A group of United Nations independent experts today warned that the rule of law in the Central African Republic (CAR) is "almost non-existent" as abuses of power and human rights violations have become pervasive in the country.
"We are seriously concerned over reported acts of killings, torture, arbitrary detention, gender-based violence, enforced disappearances, 'mob justice' and the pervasive climate of insecurity and the absence of the rule of law which have prevailed in the country in the last five months," the human rights experts said, urging authorities to take immediate steps to put an end to all human rights violations and ensure there is no impunity for the perpetrators.
Violence erupted this past December in CAR - which has been marked by decades of instability and fighting - when the Séléka rebel coalition launched a series of attacks. A peace agreement was reached in January, but the rebels again seized the capital, Bangui, in March, forcing President François Bozizé to flee. At present, CAR is governed by a National Transitional Council headed by Michel Djotodia and a transitional government formed in June.
"There have been a number of killings, sometimes in retaliation for incidents of 'mob justice' against members of the Séléka coalition. Some 46 cases are allegedly documented," said the Special Rapporteur on extrajudicial, summary or arbitrary executions, Christof Heyns. "I call for a thorough, transparent and independent investigation of all suspected cases of arbitrary executions to identify and bring to justice those responsible."
The Special Rapporteur on torture and other cruel, inhuman or degrading treatment or punishment, Juan E. Méndez, warned that "torture seems to be widespread in the country," and called on authorities to make sure that every allegation of torture or of cruel, inhuman or degrading treatment is investigated by law enforcement officers.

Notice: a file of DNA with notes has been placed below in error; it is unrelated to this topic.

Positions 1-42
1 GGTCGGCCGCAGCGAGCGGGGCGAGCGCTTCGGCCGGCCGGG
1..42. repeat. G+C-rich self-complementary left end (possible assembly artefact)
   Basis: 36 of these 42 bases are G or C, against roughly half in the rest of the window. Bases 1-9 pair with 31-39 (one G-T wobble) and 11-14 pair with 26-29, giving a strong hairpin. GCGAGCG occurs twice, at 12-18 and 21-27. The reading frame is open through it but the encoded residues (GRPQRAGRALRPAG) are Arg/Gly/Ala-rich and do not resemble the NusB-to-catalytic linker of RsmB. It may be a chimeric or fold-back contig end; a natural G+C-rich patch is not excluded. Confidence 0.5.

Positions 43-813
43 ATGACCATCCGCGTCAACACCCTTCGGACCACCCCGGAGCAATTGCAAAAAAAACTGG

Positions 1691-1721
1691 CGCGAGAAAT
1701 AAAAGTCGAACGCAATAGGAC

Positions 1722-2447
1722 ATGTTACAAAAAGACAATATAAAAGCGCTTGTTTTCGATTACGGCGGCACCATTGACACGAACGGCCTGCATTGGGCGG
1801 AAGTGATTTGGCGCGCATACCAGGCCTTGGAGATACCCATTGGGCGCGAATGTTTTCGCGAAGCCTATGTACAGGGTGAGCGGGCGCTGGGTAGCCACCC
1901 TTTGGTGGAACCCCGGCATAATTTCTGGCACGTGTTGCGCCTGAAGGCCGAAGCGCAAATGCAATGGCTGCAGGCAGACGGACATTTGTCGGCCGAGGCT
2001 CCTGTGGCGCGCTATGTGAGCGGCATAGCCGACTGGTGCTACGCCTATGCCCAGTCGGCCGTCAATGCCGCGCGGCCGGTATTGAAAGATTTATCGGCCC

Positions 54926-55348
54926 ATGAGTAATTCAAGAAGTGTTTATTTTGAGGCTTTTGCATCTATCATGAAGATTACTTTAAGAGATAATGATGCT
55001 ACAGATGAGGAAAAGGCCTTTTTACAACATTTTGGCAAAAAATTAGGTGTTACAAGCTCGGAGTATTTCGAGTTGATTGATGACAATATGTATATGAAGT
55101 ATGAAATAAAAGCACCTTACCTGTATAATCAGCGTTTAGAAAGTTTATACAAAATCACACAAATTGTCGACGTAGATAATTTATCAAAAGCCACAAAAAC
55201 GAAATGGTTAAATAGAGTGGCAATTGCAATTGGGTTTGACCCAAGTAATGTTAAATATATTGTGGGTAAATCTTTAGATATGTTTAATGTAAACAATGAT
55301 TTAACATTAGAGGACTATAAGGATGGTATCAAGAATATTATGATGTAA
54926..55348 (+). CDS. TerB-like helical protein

Rashida Manjoo, the Special Rapporteur on violence against women, stressed that there have been numerous cases of sexual abuse and rape reported in all of the localities that Séléka combatants have passed through.
"The State has a responsibility to exercise due diligence to prevent, investigate and punish acts of violence against women, whether those acts are perpetrated by the State or by private persons," Ms. Manjoo said. "Women and girls must be provided with access to medical, psychological, social and other assistance as well as to effective mechanisms of justice and to just and effective remedies for the harm that they have suffered."
The UN Working Group on Enforced Disappearances said it had also received allegations that a number of civilians as well as officers and soldiers of the official army (FACA) had been abducted by armed Séléka groups. On 14 April, a staff sergeant of the amphibious battalion and a first class soldier of the ex-presidential guard were reportedly arrested and brought to an unknown destination.
"Any act of enforced disappearance is an offence to human dignity and no circumstances whatsoever may be invoked to justify this heinous crime," the Working Group underscored.
Special rapporteurs are appointed by the Council to examine and report back on a country situation or a specific human rights theme. The positions are honorary and the experts are not UN staff, nor are they paid for their work.